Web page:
Dirty Money, Dirty Water: Oil on Trial in the Amazon
On April 7, 2020 members of the Indigenous communities of Ecuador’s Amazon suddenly found themselves in the midst of a second major health crisis, occurring in tandem with the ongoing COVID-19 pandemic. That morning, Petroecuador, Ecuador’s state-run oil company, reported the rupture of two major oil pipelines in Ecuador’s northern Amazon, spilling oil directly into the Coca River and eventually contaminating the Amazon River in Peru. The spill was first reported as only 4ooo barrels of crude oil, a gross underestimation by the Ecuadorian government. It has since been revealed to have been more than 15000 barrels, making it the largest oil spill to occur in Ecuador in more than a decade.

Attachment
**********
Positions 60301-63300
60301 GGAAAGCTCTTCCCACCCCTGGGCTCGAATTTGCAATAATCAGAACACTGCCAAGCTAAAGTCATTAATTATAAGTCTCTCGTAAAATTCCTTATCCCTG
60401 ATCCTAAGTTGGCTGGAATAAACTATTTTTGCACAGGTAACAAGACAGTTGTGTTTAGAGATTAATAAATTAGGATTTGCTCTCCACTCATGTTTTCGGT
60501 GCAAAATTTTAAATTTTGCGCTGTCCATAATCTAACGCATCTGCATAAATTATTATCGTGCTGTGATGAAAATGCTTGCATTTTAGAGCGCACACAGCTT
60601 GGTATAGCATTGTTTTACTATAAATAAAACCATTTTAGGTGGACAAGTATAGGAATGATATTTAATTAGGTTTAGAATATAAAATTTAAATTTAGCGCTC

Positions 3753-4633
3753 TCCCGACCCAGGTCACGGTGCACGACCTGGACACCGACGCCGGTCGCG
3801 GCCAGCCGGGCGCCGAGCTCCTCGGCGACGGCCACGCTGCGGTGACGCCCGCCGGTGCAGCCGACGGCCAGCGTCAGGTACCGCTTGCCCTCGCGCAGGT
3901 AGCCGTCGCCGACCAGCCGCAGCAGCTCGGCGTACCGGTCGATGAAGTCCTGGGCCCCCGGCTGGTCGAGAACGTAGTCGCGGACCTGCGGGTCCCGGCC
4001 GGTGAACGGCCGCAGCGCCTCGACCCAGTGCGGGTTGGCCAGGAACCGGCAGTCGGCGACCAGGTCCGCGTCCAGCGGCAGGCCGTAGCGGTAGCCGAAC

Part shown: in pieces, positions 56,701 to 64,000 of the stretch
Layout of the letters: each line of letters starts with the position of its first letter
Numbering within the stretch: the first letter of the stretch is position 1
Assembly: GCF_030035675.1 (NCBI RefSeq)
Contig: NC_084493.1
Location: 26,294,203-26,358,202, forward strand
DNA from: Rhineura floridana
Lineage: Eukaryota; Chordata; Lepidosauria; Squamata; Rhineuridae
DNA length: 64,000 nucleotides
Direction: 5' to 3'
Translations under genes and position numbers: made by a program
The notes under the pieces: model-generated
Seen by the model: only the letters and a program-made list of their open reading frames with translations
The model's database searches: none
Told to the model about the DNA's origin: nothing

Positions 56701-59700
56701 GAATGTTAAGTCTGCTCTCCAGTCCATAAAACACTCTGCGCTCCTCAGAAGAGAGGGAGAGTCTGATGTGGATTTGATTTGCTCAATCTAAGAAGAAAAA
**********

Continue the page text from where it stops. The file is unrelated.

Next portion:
The rupture, caused by a landslide, came as no surprise to the communities whose survival has long relied on access to the Coca River. The river, and its surrounding area, is a known hub of seismic activity that has become more unstable through years of poorly constructed oil infrastructure projects. One of the pipelines involved in the spill was Ecuador’s Heavy Crude Pipeline which was constructed in 2001. The construction of this pipeline took place in spite of protests from Indigenous groups and scientists warning of catastrophic consequences as it crosses multiple fault lines and active volcanoes. Furthermore, since the construction of a Chinese government-funded hydroelectric dam was completed in 2016 in the same Coca River, geologists and hydrologists have warned that the area would face further erosion, leaving the pipelines at increased risk for rupturing. The Ecuadorian government owes more than $19 billion in loans to China for the construction of the dam along with several other oil infrastructure projects and plans to pay the vast sum of it back with oil. Because of this severe financial burden, Ecuadorian officials ignored warnings and went ahead with the construction of the pipelines, putting the lives of thousands in jeopardy. Since the construction of the dam, there have been 72 spills.